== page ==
Passion flower or passiflora (of the Passifloraceae family) produces large, exotic blooms in the summer. The flowers attract birds, bees, butterflies and bats. The passion fruit vine also belongs to the Passifloraceae family. Gardeners should prune passiflora annually in the fall, when the vine ceases flowering for the year. While this large plant family includes many types of passiflora—including some with edible fruits and some without—care and pruning requirements for this vine remain the same. Gardeners must prune to keep passiflora from becoming overgrown or developing disease.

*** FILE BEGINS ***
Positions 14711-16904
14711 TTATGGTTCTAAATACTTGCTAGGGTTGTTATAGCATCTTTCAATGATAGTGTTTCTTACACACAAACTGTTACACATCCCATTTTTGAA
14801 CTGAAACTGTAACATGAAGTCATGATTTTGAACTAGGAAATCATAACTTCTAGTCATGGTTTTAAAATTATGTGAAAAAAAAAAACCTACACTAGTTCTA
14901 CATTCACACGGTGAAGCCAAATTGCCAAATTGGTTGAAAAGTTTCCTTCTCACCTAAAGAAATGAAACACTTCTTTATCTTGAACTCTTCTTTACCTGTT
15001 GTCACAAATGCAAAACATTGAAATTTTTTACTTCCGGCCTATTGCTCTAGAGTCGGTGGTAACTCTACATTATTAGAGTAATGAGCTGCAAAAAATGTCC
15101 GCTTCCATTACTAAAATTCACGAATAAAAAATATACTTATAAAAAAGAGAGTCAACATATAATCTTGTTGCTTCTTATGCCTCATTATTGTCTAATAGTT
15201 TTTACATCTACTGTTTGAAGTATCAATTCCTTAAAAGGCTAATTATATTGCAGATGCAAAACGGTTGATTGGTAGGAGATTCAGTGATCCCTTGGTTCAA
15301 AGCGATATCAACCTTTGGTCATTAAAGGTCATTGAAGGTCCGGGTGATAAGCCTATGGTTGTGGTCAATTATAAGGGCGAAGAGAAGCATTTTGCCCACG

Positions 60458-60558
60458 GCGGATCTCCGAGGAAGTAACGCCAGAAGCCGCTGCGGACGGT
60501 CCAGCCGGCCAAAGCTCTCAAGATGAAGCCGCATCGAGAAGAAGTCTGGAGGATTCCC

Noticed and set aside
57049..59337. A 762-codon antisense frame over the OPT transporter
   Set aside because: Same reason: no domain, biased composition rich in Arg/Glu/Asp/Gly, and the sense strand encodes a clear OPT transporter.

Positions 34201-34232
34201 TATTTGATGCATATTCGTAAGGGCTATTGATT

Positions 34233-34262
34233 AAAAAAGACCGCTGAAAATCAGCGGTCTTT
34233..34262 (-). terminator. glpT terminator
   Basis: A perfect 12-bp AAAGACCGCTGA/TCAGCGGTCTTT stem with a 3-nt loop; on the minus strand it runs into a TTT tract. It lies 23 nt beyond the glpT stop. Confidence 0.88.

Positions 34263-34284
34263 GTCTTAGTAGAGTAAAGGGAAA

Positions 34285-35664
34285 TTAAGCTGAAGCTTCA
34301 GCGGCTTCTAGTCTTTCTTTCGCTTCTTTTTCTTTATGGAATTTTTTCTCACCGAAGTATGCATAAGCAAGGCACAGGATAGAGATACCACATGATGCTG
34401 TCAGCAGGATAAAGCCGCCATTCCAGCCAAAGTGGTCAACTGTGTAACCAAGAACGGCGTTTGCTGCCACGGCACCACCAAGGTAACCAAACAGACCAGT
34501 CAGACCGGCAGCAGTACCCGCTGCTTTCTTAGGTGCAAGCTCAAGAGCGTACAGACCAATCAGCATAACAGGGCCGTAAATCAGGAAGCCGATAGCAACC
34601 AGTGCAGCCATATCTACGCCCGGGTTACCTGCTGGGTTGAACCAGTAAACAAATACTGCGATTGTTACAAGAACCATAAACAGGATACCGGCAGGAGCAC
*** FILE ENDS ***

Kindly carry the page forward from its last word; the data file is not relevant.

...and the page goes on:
Cut back dead, diseased or damaged parts of the passiflora vine to keep the plant healthy. Spray the clippers with disinfectant between each cut to avoid contaminating healthy parts of the plant.
Remove tendrils that encircle or compress other tendrils, as this can choke or damage parts of the passiflora. Snip off the offending tendrils at their base.
Trim long, overgrown stems back by one-third to promote lateral branching and the development of new flowering growth. Clip back the top of the passiflora vine if it has grown over the trellis.
Remove up to one-third of the stems on the passiflora vine, eliminating those that bear fewer flowers.